Here is a woman who built entire gingerbread housing developments for her girl scout troop’s parties. Who got on the horn with 26 different rock stars to get permission to include their images in a children’s “Rock ‘n’ Roll ABC” book she created. Who made a mean shrimp and grits, threw a killer Mardi Gras fête every year, and never, ever failed to show up at your birthday party. Did I mention the full-time job as media “fixer”? The great husband and two gorgeous girl- children? The burlesque shows she performed in? The band she sometimes sang with? Do you feel unworthy yet?
If you said “yes,” she would just laugh at you. Right before she pulled you in as co-conspirator on another of her grand schemes.
You should have seen Melissa’s funeral. Judging from the standing-room only crowd in the church, odds are, you were there. Everybody was. And the after-gathering was the most amazing, colorful, joyful, roller-coaster of a wake I have ever witnessed. In memory of Melissa, great lover of all things New Orleans, we promenaded around East Nashville behind a Dixieland brass band–we, a rollicking Second Line in all its glitter and glam: feathered burlesque girls, hipsters in leather, little girls spinning tiny, bright parasols under a pale winter sky.
This week, a few close friends will hold quiet gatherings–remembrances of our shared Duke experiences, and a reinforcement of the community she created, one that seemed to draw together and cohere in her absence. We began to seek each other out in those awful days after her death. That community may contract and mutate and change over time, but I believe it will endure.
I know I’m not alone when I tell you that thinking about Melissa shames me sometimes. She’s shooting me a dimpled smirk from her spot on the kitchen mantel right now, daring me to do something that scares me. I can’t own a room like Melissa could, or cold-call rock icons with confidence, but I can try a little harder to bring people together. I can shove down my fear the next time I’ve gotta call somebody intimidating to interview them.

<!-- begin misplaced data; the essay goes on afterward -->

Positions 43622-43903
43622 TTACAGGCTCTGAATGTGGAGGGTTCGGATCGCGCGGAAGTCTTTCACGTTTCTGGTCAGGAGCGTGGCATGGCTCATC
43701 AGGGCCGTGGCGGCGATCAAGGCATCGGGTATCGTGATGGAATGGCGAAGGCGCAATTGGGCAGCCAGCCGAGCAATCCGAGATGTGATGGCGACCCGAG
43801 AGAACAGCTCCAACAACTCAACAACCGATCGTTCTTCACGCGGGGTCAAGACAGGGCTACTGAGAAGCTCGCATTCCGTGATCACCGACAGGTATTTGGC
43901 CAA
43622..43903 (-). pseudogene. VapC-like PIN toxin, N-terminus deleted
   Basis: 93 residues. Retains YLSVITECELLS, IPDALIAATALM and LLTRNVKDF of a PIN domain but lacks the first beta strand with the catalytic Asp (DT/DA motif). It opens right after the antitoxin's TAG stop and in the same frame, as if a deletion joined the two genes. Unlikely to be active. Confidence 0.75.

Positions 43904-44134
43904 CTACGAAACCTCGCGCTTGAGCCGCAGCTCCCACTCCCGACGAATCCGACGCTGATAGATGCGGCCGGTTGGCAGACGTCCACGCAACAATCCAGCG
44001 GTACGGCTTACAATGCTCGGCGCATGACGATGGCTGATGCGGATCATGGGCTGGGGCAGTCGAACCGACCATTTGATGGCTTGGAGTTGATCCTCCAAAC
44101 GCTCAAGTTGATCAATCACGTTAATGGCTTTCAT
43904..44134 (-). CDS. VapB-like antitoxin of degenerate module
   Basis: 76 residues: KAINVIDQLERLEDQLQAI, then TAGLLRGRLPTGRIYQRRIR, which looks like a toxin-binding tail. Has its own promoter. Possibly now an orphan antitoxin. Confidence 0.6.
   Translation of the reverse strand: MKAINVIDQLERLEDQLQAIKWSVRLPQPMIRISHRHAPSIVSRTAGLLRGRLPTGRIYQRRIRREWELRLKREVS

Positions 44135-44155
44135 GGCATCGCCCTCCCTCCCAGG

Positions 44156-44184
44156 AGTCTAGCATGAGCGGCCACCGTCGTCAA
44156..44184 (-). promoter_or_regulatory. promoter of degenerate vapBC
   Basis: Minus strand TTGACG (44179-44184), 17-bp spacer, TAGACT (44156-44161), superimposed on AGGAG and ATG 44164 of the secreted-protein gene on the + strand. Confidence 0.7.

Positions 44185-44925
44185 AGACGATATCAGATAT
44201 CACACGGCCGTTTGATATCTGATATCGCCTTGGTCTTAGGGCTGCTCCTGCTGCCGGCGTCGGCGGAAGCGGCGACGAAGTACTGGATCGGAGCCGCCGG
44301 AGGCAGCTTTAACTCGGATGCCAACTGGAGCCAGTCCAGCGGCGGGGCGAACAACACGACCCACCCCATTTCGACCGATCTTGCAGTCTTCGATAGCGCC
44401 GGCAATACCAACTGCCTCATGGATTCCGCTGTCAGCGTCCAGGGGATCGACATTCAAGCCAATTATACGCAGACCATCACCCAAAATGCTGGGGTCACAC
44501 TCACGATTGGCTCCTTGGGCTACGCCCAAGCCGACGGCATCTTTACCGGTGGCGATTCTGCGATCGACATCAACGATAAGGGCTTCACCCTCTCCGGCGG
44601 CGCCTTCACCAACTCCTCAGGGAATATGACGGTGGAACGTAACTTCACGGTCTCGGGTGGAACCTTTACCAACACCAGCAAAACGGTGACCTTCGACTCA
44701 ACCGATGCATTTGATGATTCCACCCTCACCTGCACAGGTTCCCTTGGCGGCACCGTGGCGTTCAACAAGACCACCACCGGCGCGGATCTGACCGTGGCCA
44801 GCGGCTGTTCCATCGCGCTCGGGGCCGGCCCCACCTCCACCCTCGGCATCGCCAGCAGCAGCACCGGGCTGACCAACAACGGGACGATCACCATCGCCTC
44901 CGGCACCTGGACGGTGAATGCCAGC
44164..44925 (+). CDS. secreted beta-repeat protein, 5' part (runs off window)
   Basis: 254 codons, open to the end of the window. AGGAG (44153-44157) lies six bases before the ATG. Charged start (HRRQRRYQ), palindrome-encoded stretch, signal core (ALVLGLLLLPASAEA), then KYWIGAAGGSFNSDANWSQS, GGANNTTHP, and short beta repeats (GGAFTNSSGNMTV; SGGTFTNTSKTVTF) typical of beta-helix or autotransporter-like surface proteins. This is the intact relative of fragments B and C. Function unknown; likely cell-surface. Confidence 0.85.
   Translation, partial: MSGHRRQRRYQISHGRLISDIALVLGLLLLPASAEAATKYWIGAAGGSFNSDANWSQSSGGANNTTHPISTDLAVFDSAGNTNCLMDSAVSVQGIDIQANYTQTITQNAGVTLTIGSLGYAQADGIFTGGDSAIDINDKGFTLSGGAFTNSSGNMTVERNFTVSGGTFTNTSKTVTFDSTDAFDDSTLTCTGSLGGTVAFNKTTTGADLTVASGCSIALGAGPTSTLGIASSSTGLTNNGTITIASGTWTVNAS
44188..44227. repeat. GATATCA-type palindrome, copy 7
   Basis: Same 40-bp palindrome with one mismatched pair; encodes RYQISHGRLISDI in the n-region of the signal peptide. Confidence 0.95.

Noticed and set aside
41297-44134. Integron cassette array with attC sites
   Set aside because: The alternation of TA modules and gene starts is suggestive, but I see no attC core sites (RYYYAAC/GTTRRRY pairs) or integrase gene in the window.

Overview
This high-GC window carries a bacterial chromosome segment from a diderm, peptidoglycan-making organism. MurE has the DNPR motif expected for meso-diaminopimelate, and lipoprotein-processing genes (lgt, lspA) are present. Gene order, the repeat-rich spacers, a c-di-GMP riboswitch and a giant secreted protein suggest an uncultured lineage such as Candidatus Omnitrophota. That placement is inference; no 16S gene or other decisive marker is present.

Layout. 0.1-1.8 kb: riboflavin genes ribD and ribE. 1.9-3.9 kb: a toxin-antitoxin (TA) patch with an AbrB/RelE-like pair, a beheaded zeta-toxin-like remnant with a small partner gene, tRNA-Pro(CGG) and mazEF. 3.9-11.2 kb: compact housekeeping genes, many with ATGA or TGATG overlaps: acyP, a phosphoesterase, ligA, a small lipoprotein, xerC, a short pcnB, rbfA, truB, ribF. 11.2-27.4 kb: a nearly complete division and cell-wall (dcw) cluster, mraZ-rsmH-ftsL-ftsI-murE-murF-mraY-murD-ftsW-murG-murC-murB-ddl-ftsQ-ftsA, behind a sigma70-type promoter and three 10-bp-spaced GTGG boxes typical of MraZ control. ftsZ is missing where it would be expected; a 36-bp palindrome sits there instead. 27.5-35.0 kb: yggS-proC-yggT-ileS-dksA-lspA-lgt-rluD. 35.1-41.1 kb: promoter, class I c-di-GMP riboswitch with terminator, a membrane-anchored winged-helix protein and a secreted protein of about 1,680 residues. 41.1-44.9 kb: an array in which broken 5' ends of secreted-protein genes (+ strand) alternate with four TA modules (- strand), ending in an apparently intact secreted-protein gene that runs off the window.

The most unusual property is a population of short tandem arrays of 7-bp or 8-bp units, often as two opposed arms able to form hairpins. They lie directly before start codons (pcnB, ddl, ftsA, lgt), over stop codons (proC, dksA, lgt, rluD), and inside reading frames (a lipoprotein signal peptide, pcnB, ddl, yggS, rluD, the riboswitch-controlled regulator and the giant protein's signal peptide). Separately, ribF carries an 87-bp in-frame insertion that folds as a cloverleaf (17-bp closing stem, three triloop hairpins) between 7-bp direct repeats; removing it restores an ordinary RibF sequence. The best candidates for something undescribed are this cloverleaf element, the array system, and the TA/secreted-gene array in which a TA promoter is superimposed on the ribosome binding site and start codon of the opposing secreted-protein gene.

I can have a crazy ridiculous birthday costume party.
Last year, Melissa kindly allowed me to glom onto her birthday, as mine was a mere three days later. I see that party as a kind of apprenticeship: I’m not ready to graduate to roller skates yet, but I’ll edge out a little closer on that limb, invite everybody I know, and not overworry about whether they will come.
There are so many things I wish I could ask her: how do I learn to talk to everybody? How do I make each person I meet feel important and wonderful? How can I make the sunlight come streaming out of my pores like you did?
I have no idea, and even if Melissa were here to tell me, I’d still have to figure it out for myself. All I know to do is to put on a ridiculous astronaut suit on Sunday, show up at my “What Did You Want to Be When You Grew Up?”-themed 40th birthday party, and fake it as best I can. I thought of dressing as Melissa, but really? That would just be pathetic.
Miss Moon Duke: tonight, we raise out glasses, compare our many fleur-de-lis tattoos we got last February, and think of you, with a lot of joy and a tiny bit of shame.
Sometimes, shame can motivate. We all know we could stand to be a little more Dukelike. We realize we should leave it all out there on the field, like you always did, but we’re afraid. We’re not sure we can. But we’re damn well gonna try.